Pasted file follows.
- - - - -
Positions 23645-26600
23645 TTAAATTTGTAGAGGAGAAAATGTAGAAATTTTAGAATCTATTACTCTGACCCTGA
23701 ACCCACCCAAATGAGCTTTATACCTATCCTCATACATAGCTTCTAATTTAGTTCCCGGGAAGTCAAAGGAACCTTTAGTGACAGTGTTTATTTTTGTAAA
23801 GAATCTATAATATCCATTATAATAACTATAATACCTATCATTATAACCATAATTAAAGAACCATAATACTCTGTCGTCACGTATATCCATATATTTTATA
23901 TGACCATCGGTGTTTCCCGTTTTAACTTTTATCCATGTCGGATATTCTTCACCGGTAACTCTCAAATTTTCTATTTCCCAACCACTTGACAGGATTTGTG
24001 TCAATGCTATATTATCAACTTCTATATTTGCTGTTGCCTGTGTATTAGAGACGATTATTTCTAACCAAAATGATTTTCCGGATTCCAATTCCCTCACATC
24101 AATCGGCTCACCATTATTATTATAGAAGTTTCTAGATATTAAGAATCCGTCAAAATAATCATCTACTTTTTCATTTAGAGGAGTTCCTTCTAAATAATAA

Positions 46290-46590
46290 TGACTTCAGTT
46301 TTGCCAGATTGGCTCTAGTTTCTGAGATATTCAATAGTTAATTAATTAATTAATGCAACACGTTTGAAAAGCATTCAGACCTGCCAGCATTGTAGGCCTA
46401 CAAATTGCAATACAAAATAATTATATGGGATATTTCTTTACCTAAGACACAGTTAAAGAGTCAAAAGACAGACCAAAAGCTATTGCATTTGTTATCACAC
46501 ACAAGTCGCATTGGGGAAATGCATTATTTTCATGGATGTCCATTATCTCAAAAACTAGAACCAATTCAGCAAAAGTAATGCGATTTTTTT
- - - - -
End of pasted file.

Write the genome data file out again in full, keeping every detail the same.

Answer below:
Positions 23645-26600
23645 TTAAATTTGTAGAGGAGAAAATGTAGAAATTTTAGAATCTATTACTCTGACCCTGA
23701 ACCCACCCAAATGAGCTTTATACCTATCCTCATACATAGCTTCTAATTTAGTTCCCGGGAAGTCAAAGGAACCTTTAGTGACAGTGTTTATTTTTGTAAA
23801 GAATCTATAATATCCATTATAATAACTATAATACCTATCATTATAACCATAATTAAAGAACCATAATACTCTGTCGTCACGTATATCCATATATTTTATA
23901 TGACCATCGGTGTTTCCCGTTTTAACTTTTATCCATGTCGGATATTCTTCACCGGTAACTCTCAAATTTTCTATTTCCCAACCACTTGACAGGATTTGTG
24001 TCAATGCTATATTATCAACTTCTATATTTGCTGTTGCCTGTGTATTAGAGACGATTATTTCTAACCAAAATGATTTTCCGGATTCCAATTCCCTCACATC
24101 AATCGGCTCACCATTATTATTATAGAAGTTTCTAGATATTAAGAATCCGTCAAAATAATCATCTACTTTTTCATTTAGAGGAGTTCCTTCTAAATAATAA

Positions 46290-46590
46290 TGACTTCAGTT
46301 TTGCCAGATTGGCTCTAGTTTCTGAGATATTCAATAGTTAATTAATTAATTAATGCAACACGTTTGAAAAGCATTCAGACCTGCCAGCATTGTAGGCCTA
46401 CAAATTGCAATACAAAATAATTATATGGGATATTTCTTTACCTAAGACACAGTTAAAGAGTCAAAAGACAGACCAAAAGCTATTGCATTTGTTATCACAC
46501 ACAAGTCGCATTGGGGAAATGCATTATTTTCATGGATGTCCATTATCTCAAAAACTAGAACCAATTCAGCAAAAGTAATGCGATTTTTTT